She fled communist Romania in 1980, arriving in Australia knowing no-one. But Aida Tomescu has gone on to become one of Australia’s most important abstract painters.
She has exhibited in over 30 solo shows – including a major survey of her work in 2009 with the Drill Hall Gallery – and her work is held in many public and private collections both in Australia and internationally.
Tomescu has also won many awards including the Sulman, Wynne and Dobell prizes – but you get the impression that, although she appreciates that recognition, she doesn’t see those awards as her greatest achievements. It became clear in our conversation that her primary aim is to convey meaning through her work and that appears to have been a lifetime pursuit.
We talk about her childhood in Romania, her arrival in Australia and the challenges she faced and how she quickly connected to the Australian art scene. Tomescu also explains what she calls ‘found’ colour, why she isn’t chasing texture in her paintings and also gives some great advice for art students (which is also relevant for the rest of us!).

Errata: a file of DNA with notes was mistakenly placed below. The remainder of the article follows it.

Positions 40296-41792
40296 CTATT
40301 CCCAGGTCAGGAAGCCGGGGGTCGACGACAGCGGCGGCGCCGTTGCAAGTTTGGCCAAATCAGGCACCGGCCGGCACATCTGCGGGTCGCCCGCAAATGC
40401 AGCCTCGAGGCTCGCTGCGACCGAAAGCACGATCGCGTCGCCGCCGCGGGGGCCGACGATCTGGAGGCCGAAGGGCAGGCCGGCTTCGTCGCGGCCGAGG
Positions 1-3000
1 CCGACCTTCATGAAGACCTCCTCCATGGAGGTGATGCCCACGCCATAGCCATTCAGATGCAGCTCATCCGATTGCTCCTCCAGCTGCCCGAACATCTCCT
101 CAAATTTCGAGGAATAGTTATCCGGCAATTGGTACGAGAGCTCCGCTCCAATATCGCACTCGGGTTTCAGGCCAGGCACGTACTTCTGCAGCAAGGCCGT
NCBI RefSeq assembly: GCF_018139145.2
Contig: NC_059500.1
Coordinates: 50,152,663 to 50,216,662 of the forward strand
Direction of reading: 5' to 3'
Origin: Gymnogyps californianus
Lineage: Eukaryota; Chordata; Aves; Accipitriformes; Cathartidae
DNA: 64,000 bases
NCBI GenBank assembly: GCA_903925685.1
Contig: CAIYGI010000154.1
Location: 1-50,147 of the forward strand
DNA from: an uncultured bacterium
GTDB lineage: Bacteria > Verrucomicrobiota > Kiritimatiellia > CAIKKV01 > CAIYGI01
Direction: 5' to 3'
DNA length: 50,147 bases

This episode has been edited for the podcast but a longer version can be heard on YouTube here.
Tomescu’s show ‘Under the Iron of the Moon’ opens at Jensen gallery in Sydney on 19 October 2017 and we talk about the work in that exhibition as well as her beautiful Wynne finalist painting ‘Bribie’. Images of all the works we talk about are posted below.
- ‘Under the Iron of the Moon’ at Jensen Gallery, Sydney, 19 October to 9 December, 2017
Links to things and people we talk about on the show
- Aida Tomescu
- Aida Tomescu at Jensen Gallery
- Paul Cezanne
- Gallery A, Sydney (1964 – 1983)
- Piet Mondrian
- Sulman Prize
- Wynne Prize
- Dobell Drawing Prize
- Ian Fairweather
- Camille Pisarro
- Giorgio Morandi
- Heide Museum of Modern Art
- Jean-Paul Sartre
- Longer interview of Aida Tomescu on YouTube